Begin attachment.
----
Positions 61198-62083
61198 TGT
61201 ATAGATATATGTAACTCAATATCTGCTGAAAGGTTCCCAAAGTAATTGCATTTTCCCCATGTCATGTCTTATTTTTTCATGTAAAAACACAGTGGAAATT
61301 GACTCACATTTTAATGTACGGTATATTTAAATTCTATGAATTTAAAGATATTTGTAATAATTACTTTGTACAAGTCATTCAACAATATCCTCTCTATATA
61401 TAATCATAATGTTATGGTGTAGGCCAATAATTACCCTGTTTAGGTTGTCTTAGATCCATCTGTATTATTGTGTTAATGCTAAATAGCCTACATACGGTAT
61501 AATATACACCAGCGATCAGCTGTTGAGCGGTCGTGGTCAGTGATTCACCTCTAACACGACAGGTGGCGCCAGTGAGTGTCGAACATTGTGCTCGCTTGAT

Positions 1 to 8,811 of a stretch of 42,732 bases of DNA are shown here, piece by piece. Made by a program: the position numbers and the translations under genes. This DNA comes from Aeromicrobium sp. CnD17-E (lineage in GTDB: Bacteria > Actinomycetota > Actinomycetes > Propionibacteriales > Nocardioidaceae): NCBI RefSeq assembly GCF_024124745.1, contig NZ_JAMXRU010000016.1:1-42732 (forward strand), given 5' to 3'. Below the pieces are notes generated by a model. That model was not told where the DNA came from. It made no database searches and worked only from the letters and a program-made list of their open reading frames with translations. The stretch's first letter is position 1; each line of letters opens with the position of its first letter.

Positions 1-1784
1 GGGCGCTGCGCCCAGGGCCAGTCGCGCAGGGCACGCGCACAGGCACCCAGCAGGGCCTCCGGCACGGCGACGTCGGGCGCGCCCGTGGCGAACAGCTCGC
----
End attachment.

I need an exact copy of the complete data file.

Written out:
Positions 61198-62083
61198 TGT
61201 ATAGATATATGTAACTCAATATCTGCTGAAAGGTTCCCAAAGTAATTGCATTTTCCCCATGTCATGTCTTATTTTTTCATGTAAAAACACAGTGGAAATT
61301 GACTCACATTTTAATGTACGGTATATTTAAATTCTATGAATTTAAAGATATTTGTAATAATTACTTTGTACAAGTCATTCAACAATATCCTCTCTATATA
61401 TAATCATAATGTTATGGTGTAGGCCAATAATTACCCTGTTTAGGTTGTCTTAGATCCATCTGTATTATTGTGTTAATGCTAAATAGCCTACATACGGTAT
61501 AATATACACCAGCGATCAGCTGTTGAGCGGTCGTGGTCAGTGATTCACCTCTAACACGACAGGTGGCGCCAGTGAGTGTCGAACATTGTGCTCGCTTGAT

Positions 1 to 8,811 of a stretch of 42,732 bases of DNA are shown here, piece by piece. Made by a program: the position numbers and the translations under genes. This DNA comes from Aeromicrobium sp. CnD17-E (lineage in GTDB: Bacteria > Actinomycetota > Actinomycetes > Propionibacteriales > Nocardioidaceae): NCBI RefSeq assembly GCF_024124745.1, contig NZ_JAMXRU010000016.1:1-42732 (forward strand), given 5' to 3'. Below the pieces are notes generated by a model. That model was not told where the DNA came from. It made no database searches and worked only from the letters and a program-made list of their open reading frames with translations. The stretch's first letter is position 1; each line of letters opens with the position of its first letter.

Positions 1-1784
1 GGGCGCTGCGCCCAGGGCCAGTCGCGCAGGGCACGCGCACAGGCACCCAGCAGGGCCTCCGGCACGGCGACGTCGGGCGCGCCCGTGGCGAACAGCTCGC